If $X$ is a random variable, then $F(X) = a + bX$ where $a,b$ are constants is an affine function.

What is the technical/formal name of a function which is not affine, but for which the following always holds:

$$ dF(X) = g(\cdot) dX $$

i.e. the changes of the function $dF$ is always directly proportional to $dX$?

An example of such a function would be $$ F(X) = N(X) - N(-X) $$ with $N(\cdot)$ the normal CDF.


To give some more background:

I am looking at this problem in the context of quantitative finance / stochastic processes.

For affine functions, we have the following equality:

$$ E[F(X)] = F(E[X]) $$

Now I don't necessarily have an affine function, but I have a function $F(\alpha, X)$, where $\alpha$ is some parameter which I can always `tweak' such that the second derivatie of $F$ with respect to $X$ vanishes. Then according to the Ito-Doeblin formula I get

$$ dF(X) = \frac{\partial F}{\partial X} dX $$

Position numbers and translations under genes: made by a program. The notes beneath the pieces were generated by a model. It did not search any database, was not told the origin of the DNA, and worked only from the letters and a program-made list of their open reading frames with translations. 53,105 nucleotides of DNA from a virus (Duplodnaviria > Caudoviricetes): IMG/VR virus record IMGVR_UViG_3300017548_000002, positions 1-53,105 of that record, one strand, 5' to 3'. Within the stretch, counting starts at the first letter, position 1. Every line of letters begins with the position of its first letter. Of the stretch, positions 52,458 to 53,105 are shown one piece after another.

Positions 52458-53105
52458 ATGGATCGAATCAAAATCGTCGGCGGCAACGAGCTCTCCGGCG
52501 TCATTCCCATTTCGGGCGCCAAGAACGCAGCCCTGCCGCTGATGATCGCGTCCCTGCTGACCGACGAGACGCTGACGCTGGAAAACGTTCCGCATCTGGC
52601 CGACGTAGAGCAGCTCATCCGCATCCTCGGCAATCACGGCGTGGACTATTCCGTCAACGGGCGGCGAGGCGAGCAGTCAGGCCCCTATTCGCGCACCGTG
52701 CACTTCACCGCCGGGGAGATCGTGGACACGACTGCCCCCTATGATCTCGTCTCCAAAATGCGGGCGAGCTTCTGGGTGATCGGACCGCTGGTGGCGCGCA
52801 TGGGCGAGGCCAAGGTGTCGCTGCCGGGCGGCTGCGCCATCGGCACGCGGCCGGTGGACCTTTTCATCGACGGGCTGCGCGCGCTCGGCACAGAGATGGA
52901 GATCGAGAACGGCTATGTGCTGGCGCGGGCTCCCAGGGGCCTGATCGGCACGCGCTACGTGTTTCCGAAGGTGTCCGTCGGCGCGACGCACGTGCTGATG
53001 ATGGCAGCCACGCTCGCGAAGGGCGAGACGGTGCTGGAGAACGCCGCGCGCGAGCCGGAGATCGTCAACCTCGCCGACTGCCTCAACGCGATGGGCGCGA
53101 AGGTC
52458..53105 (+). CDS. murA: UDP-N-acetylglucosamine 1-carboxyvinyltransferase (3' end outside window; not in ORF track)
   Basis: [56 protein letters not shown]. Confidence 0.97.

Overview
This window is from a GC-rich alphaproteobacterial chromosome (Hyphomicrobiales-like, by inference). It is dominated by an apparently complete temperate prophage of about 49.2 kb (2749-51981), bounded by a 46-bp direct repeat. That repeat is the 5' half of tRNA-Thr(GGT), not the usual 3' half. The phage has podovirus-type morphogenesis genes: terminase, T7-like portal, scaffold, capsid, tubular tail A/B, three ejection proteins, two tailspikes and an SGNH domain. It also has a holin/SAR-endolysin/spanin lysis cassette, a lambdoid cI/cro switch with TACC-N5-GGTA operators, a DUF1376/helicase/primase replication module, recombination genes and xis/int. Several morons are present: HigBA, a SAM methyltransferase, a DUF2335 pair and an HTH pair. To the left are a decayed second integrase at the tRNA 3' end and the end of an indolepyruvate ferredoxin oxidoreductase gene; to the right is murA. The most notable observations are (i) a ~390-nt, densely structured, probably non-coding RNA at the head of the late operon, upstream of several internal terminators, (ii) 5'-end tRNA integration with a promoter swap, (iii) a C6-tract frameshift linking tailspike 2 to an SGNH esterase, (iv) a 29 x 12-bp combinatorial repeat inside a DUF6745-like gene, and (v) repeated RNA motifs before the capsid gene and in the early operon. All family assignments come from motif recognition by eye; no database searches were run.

which to me looks like making a non-affine function affine by varying a parameter (in my example above the "$\alpha$").

So I am interested in Jensen's (in)equality for these type of functions.


migrated from quant.stackexchange.com Aug 21 at 10:50

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  • 2
    $\begingroup$ Could you explain why you state that $X$ is a "random variable" rather than just a number? This question seems to be one about real-valued functions of real variables only, unless perhaps "$dX$" and "$dF$" have some special meaning for random variables--but what would that be? And if it's about real-valued functions, the answer is well-known: such functions are called "differentiable." $\endgroup$ – whuber Aug 21 at 14:42
  • $\begingroup$ @whuber Thank you for your question - please see my edited question above. Hope the context is clearer now. $\endgroup$ – ilovevolatility Aug 21 at 15:57

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